Why didn't Biaggi go into the 500s after the first or second 250 title? Were there no takers? As competitive as he is, why would he - or anyone in a similar position - want to stick around to win the 250 FOUR times, and not instead move up to the premier class as soon as possible?

Biaggi rode the GP500/MotoGP bikes for eight seasons. As mentioned in the article he finished as runner-up three times; once to Doohan and twice to Rossi. Even so he was never really a threat to take the crown in the top class. The article mentions the off track problems he had with his employers, team mates and other riders. He was very fast on the 250 but not fast enough on the 500 or 990 for teams to overlook his behaviour.

It would be nice to see Max be a WSBK world champion. He appears to have mellowed a lot since his younger days and he certainly hasn't lost a lot of speed over the years. I hope he can finally put his prodigious skills to use in a premier class.

I also hope that someday there is another Biaggi in the paddock. Good luck to him.

These days, there seems to be more reason to cheer for him,, than against him. But the biggest obstacle against Max winning it all,,,is Max. He has been prone to "over-cooking" turns quite often in the past,, and he got away with a few in Portugal. Minimize or eliminate the "run-wides" and the new Max should be favored to win it all.

That dude does seems to have mellowed. But his post conference comments still seem like he wants to take a SH*T on the bike's performance. He seems to have gotten better about always blaming the bike. But, it seems to be simmering there right under the surface. Personally, I hope he just tries for the title and does not get caught up in the "Bike Holds Me Back", that got him in all the problems he had in the first place.

In 500s and 990 you could often see him taking very different lines to other people. Particularly on entry to corners where he seems to like to turn in from a more acute angle - closer to the inside (couldn't really tell from TV if he's turning in earlier or later than others though). I guess that ought to tend to take him wider on exit, but I don't recall noticing (damn TV).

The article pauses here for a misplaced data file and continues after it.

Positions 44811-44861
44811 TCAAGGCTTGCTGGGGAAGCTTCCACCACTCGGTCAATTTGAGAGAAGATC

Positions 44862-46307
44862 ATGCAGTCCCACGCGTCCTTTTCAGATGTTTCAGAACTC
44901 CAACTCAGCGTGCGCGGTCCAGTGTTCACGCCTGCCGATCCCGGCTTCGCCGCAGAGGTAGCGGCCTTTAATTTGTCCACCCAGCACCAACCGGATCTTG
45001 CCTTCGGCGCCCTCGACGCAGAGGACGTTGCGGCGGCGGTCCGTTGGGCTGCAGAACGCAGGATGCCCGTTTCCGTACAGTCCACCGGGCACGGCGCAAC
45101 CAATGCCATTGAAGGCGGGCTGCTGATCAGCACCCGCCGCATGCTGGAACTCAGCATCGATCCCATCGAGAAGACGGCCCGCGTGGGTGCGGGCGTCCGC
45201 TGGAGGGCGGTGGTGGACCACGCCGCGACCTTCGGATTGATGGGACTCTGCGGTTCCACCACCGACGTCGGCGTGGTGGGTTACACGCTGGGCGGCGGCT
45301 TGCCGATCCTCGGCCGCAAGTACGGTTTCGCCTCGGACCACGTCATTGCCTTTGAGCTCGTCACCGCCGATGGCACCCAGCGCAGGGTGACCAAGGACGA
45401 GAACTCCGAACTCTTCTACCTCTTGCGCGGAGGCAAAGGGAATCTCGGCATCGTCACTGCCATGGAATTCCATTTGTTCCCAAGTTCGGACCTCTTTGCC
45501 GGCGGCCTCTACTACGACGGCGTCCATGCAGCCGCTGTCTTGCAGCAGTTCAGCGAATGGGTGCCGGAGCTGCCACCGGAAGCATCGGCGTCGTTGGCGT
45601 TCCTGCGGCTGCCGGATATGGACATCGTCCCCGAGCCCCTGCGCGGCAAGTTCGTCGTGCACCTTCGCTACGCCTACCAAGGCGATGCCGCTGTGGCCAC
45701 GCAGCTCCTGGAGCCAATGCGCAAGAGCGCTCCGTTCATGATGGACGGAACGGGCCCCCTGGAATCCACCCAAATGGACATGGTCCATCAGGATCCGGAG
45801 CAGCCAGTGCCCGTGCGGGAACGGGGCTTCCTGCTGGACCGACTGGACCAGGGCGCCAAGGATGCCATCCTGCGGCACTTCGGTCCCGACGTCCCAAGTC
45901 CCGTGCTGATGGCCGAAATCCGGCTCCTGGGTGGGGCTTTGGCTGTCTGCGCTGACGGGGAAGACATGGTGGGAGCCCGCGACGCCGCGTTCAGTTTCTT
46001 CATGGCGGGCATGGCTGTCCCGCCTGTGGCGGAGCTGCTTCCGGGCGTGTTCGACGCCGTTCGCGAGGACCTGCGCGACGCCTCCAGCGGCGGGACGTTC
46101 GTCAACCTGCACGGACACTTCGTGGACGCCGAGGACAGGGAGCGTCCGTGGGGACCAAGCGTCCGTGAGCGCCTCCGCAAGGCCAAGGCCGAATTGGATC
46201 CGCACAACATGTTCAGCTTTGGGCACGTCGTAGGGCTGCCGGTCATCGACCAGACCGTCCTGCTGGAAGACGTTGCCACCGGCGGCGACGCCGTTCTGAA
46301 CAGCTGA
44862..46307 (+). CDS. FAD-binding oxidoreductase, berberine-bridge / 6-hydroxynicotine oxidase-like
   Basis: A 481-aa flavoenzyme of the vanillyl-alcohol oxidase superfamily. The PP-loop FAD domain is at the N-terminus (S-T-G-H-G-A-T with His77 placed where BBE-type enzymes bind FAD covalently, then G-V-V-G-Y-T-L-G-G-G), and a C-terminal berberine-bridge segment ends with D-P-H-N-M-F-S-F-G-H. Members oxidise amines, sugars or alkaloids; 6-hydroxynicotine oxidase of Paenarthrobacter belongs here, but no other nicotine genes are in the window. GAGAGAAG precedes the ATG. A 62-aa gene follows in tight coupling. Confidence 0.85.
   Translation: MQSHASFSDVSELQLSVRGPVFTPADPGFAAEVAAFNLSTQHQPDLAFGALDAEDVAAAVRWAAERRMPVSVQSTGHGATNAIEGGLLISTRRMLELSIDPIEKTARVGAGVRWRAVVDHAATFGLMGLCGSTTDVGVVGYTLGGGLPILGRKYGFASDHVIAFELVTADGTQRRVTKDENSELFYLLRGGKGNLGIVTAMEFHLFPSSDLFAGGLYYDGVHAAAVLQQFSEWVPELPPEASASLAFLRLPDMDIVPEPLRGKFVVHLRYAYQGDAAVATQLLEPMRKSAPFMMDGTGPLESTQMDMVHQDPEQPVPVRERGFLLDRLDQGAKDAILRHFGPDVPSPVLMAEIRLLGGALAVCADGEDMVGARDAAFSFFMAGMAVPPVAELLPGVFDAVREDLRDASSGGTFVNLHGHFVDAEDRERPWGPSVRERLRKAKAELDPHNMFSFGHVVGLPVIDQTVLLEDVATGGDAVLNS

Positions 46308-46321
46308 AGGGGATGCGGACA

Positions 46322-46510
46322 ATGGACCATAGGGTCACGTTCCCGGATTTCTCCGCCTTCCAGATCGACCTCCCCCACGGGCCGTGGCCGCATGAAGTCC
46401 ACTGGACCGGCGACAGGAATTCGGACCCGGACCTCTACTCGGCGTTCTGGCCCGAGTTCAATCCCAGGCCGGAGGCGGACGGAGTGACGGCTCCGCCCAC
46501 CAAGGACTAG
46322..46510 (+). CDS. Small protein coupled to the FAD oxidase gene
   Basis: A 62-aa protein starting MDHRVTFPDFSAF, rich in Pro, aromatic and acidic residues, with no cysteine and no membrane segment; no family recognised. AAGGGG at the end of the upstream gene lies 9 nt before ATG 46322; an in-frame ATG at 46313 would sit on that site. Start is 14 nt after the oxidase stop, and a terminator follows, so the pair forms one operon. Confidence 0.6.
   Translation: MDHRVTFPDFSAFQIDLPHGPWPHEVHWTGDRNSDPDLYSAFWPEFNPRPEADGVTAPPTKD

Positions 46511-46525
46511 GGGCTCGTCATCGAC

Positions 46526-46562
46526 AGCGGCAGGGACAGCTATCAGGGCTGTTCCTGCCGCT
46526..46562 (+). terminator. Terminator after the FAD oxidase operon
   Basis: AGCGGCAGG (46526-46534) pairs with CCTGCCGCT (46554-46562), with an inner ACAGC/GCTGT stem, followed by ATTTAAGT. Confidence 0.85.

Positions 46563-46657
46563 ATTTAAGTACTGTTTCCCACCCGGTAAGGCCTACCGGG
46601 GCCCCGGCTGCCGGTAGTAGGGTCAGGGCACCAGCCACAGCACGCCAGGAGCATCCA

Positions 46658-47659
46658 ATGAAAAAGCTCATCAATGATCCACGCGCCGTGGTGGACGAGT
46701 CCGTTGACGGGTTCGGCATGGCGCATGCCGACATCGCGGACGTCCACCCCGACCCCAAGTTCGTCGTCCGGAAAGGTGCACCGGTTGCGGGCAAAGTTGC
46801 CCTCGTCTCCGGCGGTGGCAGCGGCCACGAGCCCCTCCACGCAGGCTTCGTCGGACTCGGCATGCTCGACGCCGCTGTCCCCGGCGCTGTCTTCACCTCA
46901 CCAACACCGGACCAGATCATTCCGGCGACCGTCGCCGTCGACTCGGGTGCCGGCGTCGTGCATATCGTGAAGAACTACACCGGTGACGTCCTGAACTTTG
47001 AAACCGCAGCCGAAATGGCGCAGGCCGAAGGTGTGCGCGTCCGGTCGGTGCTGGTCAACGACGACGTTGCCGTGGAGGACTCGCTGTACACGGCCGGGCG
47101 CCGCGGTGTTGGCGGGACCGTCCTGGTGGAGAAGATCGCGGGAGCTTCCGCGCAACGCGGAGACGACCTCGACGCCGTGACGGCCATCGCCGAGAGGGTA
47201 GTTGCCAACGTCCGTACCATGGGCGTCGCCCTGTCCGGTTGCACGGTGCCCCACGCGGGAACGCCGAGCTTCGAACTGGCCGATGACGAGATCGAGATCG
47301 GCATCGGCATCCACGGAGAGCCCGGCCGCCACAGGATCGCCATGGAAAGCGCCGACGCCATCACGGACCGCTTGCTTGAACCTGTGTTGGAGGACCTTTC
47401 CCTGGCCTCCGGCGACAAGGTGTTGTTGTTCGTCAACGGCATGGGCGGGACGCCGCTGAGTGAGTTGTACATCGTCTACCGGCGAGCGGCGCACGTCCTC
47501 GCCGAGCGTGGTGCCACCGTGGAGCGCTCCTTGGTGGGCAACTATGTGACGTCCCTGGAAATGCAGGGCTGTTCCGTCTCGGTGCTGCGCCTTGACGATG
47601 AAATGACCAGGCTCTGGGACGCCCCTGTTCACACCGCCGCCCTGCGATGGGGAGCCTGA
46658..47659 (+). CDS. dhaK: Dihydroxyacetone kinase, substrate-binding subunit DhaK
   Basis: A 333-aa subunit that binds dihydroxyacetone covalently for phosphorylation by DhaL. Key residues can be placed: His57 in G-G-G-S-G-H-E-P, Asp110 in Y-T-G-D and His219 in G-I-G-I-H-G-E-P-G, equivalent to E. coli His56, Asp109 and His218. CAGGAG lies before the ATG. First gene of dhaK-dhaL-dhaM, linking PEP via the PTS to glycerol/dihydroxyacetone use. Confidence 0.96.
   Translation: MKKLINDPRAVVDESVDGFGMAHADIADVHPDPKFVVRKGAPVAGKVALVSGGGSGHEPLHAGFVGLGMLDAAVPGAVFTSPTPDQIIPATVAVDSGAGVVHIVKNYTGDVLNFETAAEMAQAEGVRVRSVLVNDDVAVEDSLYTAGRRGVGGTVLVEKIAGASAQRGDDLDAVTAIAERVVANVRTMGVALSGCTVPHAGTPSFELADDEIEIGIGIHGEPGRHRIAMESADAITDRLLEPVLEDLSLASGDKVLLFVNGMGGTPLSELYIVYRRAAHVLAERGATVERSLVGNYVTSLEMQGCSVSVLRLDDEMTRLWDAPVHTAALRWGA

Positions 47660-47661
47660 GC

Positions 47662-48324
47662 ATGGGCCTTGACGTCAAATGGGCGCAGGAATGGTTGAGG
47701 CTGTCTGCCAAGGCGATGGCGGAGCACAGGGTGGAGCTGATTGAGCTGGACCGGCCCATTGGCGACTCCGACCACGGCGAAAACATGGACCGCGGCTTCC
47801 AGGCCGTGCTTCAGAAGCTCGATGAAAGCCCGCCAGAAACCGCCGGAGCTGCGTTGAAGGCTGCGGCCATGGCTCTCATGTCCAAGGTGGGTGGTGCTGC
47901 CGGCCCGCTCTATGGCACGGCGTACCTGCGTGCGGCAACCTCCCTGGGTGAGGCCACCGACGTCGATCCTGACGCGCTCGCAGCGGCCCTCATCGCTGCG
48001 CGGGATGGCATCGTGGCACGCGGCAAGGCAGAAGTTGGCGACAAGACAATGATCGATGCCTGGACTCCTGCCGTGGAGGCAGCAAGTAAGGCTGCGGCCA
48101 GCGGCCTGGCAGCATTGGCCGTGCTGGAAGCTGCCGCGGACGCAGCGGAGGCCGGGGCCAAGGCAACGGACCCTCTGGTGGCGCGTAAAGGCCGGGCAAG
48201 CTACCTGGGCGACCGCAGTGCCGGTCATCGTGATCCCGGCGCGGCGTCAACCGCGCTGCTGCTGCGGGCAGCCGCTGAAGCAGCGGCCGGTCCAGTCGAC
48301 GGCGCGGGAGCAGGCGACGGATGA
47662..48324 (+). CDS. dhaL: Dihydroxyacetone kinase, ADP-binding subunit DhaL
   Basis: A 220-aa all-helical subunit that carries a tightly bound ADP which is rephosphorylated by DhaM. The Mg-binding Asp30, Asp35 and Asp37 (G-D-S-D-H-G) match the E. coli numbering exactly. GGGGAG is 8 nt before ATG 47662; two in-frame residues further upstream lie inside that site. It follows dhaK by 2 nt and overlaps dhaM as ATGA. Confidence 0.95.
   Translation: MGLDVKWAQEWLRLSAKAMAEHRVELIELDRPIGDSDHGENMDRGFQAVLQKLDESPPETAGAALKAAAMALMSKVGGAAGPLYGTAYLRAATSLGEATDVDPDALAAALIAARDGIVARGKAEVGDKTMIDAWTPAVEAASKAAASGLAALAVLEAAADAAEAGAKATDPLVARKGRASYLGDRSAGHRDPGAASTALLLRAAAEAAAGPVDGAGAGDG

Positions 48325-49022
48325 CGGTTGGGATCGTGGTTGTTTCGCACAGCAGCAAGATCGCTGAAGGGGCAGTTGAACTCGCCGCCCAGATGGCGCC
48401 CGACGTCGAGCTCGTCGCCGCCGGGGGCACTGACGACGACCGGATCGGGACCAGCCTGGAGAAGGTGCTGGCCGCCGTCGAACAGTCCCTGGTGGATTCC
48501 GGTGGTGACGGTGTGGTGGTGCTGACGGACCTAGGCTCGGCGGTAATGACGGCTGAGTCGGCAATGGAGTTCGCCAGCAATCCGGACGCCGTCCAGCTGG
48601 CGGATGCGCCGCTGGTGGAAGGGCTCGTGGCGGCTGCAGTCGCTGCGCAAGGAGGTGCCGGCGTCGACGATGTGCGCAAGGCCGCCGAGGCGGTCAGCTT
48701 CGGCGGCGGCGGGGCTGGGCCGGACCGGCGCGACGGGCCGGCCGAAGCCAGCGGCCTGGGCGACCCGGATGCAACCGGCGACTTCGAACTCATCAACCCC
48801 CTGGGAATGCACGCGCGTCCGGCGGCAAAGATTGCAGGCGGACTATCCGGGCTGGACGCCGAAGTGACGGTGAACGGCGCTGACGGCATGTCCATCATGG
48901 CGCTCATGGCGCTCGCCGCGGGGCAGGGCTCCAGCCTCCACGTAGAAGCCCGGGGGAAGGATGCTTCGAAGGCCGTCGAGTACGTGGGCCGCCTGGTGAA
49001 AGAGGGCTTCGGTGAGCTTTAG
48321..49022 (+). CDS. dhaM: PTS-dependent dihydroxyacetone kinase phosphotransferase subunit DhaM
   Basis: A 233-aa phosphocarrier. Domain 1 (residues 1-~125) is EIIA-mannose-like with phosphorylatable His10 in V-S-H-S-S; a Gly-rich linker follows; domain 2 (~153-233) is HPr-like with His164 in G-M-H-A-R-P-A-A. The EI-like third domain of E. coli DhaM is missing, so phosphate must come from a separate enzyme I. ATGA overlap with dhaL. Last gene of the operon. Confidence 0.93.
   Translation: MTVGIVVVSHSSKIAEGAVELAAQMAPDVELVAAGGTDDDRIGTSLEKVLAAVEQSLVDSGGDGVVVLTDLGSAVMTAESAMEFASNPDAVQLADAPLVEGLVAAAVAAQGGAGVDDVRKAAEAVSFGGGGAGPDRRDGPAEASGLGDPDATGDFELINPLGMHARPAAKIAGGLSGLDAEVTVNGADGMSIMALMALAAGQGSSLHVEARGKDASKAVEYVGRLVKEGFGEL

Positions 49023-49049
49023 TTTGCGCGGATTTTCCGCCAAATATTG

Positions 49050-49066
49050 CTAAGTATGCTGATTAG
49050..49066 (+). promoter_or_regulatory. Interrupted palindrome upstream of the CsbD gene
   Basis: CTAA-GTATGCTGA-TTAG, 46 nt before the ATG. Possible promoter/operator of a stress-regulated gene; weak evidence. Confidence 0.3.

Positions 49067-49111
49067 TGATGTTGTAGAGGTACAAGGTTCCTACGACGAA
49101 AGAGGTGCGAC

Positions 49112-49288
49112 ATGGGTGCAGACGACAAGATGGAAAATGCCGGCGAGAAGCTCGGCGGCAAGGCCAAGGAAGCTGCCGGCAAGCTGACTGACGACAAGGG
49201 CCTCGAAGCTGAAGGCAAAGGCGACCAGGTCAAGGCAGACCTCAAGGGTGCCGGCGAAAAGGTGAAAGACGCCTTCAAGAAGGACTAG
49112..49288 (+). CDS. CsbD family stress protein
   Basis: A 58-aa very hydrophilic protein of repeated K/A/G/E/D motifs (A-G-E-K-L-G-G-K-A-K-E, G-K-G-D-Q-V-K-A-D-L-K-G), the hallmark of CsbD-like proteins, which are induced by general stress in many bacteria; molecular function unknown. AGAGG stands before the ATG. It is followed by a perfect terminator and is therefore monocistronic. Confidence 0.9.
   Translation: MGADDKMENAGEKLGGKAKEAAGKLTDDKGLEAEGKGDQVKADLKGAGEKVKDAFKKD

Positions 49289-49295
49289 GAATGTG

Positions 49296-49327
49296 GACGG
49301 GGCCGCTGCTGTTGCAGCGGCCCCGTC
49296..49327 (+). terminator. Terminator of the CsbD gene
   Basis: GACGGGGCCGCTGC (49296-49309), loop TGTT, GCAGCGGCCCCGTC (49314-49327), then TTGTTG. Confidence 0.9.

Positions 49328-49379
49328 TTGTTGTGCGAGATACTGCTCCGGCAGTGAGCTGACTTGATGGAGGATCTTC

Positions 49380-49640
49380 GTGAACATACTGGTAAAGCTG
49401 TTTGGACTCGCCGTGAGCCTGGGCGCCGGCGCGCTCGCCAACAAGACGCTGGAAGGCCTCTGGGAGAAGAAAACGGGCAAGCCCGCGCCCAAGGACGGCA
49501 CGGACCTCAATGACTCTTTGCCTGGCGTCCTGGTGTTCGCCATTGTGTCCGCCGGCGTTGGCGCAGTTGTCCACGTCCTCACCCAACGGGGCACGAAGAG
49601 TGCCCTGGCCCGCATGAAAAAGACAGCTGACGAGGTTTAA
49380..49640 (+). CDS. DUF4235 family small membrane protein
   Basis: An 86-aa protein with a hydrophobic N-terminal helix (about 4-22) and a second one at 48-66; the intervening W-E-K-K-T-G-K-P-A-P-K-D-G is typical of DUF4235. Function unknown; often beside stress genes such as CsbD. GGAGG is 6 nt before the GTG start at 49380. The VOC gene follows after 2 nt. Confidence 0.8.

Para: It could be rosy memory, but it seems to me it was more acceptable to stay in a class that suited you back then and/or less mobility between 250 and 500. I.e. 250 (and 125) were more prestigious in their own right back then relative to 500. Also, a few of the big names in 500 were australian or american and had never gone through 125/250 - don't know if that made a difference.

Not many people know that Biaggi came out from nowhere. He was into football and didn't even play that good. He started racing on 125 sport production quite late (18) when he got a bike for his birthday and only because pressured by a friend. Then got discovered by someone and started racing 250 European champ. The rest is known. That's may be a reason that kept him in the 250 cc for so long.

Nowadays many people seem to think that the 125 and 250 only exist(ed...) as a step-up to the heaviest class, as if you don't really want to be there. Well, obviously the current organisers seem to think they can do with just one poorly filled grid of 800cc-fourstrokes, judging by all the efforts they make to let the lighter classes bleed to death (even making up a horrible moto2-cup instead of a real GP class points that way), but not so long ago all classes had more or less the same status. Each class had its specialists, since riding a 50 or 125 needs different skills than riding a 500. Sure some people moved to bigger classes, but not necessarily so. And there was no age rule saying you had to go to give way to 15-year-olds. So you had guys like Luigi Taveri, Angel Nieto and Stefan Dörflinger who became lightweight specialists. It wasn't a teenage beginner's class, it was full-blown GP, as it should be. Biaggi stayed quite some time in 250 because he obviously was very good at it and probably liked riding them. And he became 250 world champion FOUR times. How cool is that. (Not to mention the thrilling performances last weekend on the gorgeous Aprilia V4; what a show!)

I appreciate you honoring the smaller classes, but for what I’ve experienced since my first GP in ’84 is that the 500 was always the icing on the cake. Yes, the 125 and 250 (and 80 and 50 for that matter) had more grandeur in the old days, but the 500 was not called the King’s Class for nothing.